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Ryan Gosling and ‘The Fall Guy’ Director David Leitch Premiere Their “Love Letter” to Stunts at SXSW

Ryan Gosling and director David Leitch brought their ode to stunt performers, The Fall Guy, to the SXSW Film and TV Festival, where it was met with a very warm welcome.

“We hope that it is reflective of how much the crew gives to every single film,” said Gosling on the action rom-com, which had the audience in the Paramount theater constantly applauding.

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Gosling plays Colt, a stuntman who, after getting out of the business for a year, is called back into action when the star of a big studio movie suddenly disappears and that big studio movie happens to be directed by his ex (Emily Blunt). Colt gets wrapped up in a murder and cover-up that become much bigger than him or the film he is desperate to get made.

Ahead of the screening, Gosling called out his stunt performer Logan Holladay, who was in the audience. “There is a moment in the film where he buckles me in for a stunt that he is about to do. Then I get out of the car and he pats me on the back for a stunt that he just did. How fucked up is that?” said Gosling. “What I love about this movie is in any other film you would never know that but in this one you do. It’s an opportunity to finally acknowledge the stunt performers and the incredible contribution that they already make to movies.”

The Fall Guy‘s movie in a movie allowed Leitch, the stuntman turned filmmaker behind John Wick, to show off the skills of his stunt crew. The film is filled with incredibly choreographed action sequences, while offering an inside look at how those action sequences come together on the set of a massive action film. These included Gosling’s Colt getting set on fire (multiple times), rolling cars (multiple times), and fighting bad guys on the back of a dump truck while being backed by Phil Collins’ “Against All Odds” (the one time, but it’s great).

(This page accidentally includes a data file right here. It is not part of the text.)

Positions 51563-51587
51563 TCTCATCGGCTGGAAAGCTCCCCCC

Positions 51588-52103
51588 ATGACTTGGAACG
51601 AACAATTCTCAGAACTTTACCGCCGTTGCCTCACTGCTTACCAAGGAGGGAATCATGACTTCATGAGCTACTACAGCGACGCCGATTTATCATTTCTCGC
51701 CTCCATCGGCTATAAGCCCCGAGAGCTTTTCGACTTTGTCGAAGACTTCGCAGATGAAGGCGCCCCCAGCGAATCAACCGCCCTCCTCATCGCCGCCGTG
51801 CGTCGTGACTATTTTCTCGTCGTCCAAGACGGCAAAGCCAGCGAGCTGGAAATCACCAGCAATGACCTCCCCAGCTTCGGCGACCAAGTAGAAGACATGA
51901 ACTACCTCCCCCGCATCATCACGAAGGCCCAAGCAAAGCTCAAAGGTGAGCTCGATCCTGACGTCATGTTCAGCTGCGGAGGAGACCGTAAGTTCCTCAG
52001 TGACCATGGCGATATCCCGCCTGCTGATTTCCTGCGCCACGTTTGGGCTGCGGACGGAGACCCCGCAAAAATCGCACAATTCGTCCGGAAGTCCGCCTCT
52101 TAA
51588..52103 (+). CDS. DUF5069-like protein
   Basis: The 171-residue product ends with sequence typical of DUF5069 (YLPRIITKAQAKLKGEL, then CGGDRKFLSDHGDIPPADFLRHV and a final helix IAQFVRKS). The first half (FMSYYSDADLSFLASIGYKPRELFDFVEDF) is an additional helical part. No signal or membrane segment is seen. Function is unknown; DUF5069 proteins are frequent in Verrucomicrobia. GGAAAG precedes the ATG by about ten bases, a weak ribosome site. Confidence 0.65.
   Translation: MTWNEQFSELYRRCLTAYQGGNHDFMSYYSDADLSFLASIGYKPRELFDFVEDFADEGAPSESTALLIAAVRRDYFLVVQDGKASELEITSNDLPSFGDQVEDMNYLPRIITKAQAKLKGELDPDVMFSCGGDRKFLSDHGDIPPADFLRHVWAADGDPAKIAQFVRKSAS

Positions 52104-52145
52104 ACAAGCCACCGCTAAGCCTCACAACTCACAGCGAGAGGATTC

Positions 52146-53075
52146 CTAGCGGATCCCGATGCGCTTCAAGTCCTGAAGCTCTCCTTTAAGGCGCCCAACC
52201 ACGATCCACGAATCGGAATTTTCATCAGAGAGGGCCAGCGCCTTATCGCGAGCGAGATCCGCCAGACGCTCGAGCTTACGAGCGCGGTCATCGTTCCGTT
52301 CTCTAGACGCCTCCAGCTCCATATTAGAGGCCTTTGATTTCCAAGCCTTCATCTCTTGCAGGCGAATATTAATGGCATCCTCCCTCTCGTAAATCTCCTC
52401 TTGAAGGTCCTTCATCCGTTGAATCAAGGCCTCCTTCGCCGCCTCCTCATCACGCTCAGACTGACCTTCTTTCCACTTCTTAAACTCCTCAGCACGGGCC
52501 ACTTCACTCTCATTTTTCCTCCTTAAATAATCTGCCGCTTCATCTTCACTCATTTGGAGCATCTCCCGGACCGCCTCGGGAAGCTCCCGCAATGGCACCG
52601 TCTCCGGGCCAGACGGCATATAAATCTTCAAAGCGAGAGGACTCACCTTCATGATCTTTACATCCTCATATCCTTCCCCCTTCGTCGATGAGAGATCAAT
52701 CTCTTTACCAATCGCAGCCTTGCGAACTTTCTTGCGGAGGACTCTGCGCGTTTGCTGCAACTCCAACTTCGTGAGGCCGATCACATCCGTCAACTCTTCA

As would be expected, but is difficult sometimes to believe, the stunt work in The Fall Guy is done practically. “It was a love letter to stunts. We knew we had to be authentic in that world,” said Leitch, who produced the film with his producing partner and wife Kelly McCormick. When asked how accurate The Fall Guy is to life on the set of a tentpole, Blunt said, “Incredibly accurate. There is always a bit of chaos.”

In addition to Blunt and Gosling, The Fall Guy stars Winston Duke, Hannah Waddingham and Stephanie Hsu were on hand at the premiere. Also in the audience was CAA head Bryan Lourd and Universal Pictures chairperson Donna Langley.

Gosling’s arrival in Austin came two days after he was on stage at the Dolby theater for the 2024 Academy Awards, where he was nominated in the supporting actor category and performed his song from the blockbuster Barbie, “I’m Just Ken.” (“Don’t worry, I’m not going to sing, I promise,” Gosling joked when he took the stage.)

Also at the Oscars, Gosling and Blunt did a presentation about the importance of stunt performers. When asked when he thinks stunt performers will be acknowledged with their own awards by the Academy, Leitch offered: “I do feel it’s changing. There is a group of stunt people working inside the Academy. I do think it’s gonna happen.”

In an interesting contrast, ahead of the film, SXSW showed a promo video that focused on the days prior’s speaker series that included multiple tech sessions focused on artificial intelligence. This video was loudly and emphatically boo-ed by the crowd in the Paramount Theater, something that happened throughout the day, at multiple film screenings.

“Artificial intelligence will make us more human,” said a conference speaker on the screen, which was met by shouts and expletives from The Fall Guy audience. “Fuck you,” yelled one man.

The Fall Guy hits theaters May 3.

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